Guillain Barre Syndrome (GBS) merupakan penyakit langka dan menyerang satu dari 100.000 ribu orang per tahun. Hingga kini, belum diketahui penyebab dan bagaimana awal munculnya penyakit GBS ini. Berdasarkan catatan medis, GBS disebabkan oleh auto imun yang menghasilkan antibodi berlebih saat menghadapi virus atau bakteri juga menyerang syaraf tepi.

Sebelumnya, gerakan kepedulian seribu rupiah bagi penderita penyakit langka Guillain-Barre Syndrome (GBS) yang menimpa Muhammad Azka Arriziq dan Shafa dimulai Minggu (7/8) lalu. Aksi sosial tersebut dilakukan setelah kedua bocah malang berusia 4 tahun itu tidak sanggup membayar biaya pengobatan yang mencapai ratusan juta rupiah.

�Gerakan ini untuk menghimpun dana kemanusiaan masyarakat luas untuk meringankan biaya pengobatan dan perawatan Shafa dan Azka,” ungkap Ketua Gerakan Rp1.000, Silvia Wahyuni, di Jakarta belum lama ini



Six different subtypes of Guillain–Barré syndrome exist:[citation needed]

  • Acute inflammatory demyelinating polyneuropathy (AIDP) is the most common form of GBS, and the term is often used synonymously with GBS. It is caused by an auto-immune response directed against Schwann cell membranes.
  • Miller Fisher syndrome (MFS) is a rare variant of GBS and manifests as a descending paralysis, proceeding in the reverse order of the more common form of GBS. It usually affects the eye muscles first and presents with the triad of ophthalmoplegia, ataxia, and areflexia. Anti-GQ1b antibodies are present in 90% of cases.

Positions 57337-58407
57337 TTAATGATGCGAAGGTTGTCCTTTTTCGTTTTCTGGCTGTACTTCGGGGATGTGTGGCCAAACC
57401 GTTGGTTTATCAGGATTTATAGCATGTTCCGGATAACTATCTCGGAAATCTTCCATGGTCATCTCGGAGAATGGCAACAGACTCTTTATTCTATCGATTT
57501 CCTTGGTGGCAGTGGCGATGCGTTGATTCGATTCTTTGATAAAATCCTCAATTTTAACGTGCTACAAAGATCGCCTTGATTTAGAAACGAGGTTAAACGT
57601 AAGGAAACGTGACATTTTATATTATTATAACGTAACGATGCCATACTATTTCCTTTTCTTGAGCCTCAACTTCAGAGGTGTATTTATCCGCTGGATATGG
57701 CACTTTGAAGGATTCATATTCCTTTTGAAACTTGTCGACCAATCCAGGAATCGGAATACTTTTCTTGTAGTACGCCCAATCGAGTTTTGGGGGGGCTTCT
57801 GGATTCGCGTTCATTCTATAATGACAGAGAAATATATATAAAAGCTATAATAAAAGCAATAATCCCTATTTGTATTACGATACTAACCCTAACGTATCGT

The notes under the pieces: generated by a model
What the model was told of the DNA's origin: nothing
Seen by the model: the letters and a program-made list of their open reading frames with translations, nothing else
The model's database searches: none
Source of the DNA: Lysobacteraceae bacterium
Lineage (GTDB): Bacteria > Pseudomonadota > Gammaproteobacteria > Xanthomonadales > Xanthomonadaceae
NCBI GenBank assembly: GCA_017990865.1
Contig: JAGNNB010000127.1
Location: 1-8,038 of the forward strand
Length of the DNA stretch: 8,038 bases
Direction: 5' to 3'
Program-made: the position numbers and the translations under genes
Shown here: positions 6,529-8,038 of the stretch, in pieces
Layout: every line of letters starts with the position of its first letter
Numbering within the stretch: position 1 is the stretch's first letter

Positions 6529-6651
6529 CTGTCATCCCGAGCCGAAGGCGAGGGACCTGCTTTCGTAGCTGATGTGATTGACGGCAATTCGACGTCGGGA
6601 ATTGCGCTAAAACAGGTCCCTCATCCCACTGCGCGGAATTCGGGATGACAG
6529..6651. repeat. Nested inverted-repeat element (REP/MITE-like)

• Acute motor axonal neuropathy (AMAN),[1] also known as Chinese paralytic syndrome, attacks motor nodes of Ranvier and is prevalent in China and Mexico. It is probably due to an auto-immune response directed against the axoplasm of peripheral nerves. The disease may be seasonal and recovery can be rapid. Anti-GD1a antibodies[2] are present. Anti-GD3 antibodies are found more frequently in AMAN.
  • Acute motor sensory axonal neuropathy (AMSAN) is similar to AMAN but also affects sensory nerves with severe axonal damage. Like AMAN, it is probably due to an auto-immune response directed against the axoplasm of peripheral nerves. Recovery is slow and often incomplete.[3]
  • Acute panautonomic neuropathy is the most rare variant of GBS, sometimes accompanied by encephalopathy. It is associated with a high mortality rate, owing to cardiovascular involvement, and associated dysrhythmias. Impaired sweating, lack of tear formation, photophobia, dryness of nasal and oral mucosa, itching and peeling of skin, nausea, dysphagia, constipation unrelieved by laxatives or alternating with diarrhea occur frequently in this patient group. Initial nonspecific symptoms of lethargy, fatigue, headache, and decreased initiative are followed by autonomic symptoms including orthostatic lightheadedness, blurring of vision, abdominal pain, diarrhea, dryness of eyes, and disturbed micturition. The most common symptoms at onset are related to orthostatic intolerance, as well as gastrointestinal and sudomotor dysfunction (Suarez et al. 1994). Parasympathetic impairment (abdominal pain, vomiting, constipation, ileus, urinary retention, dilated unreactive pupils, loss of accommodation) may also be observed.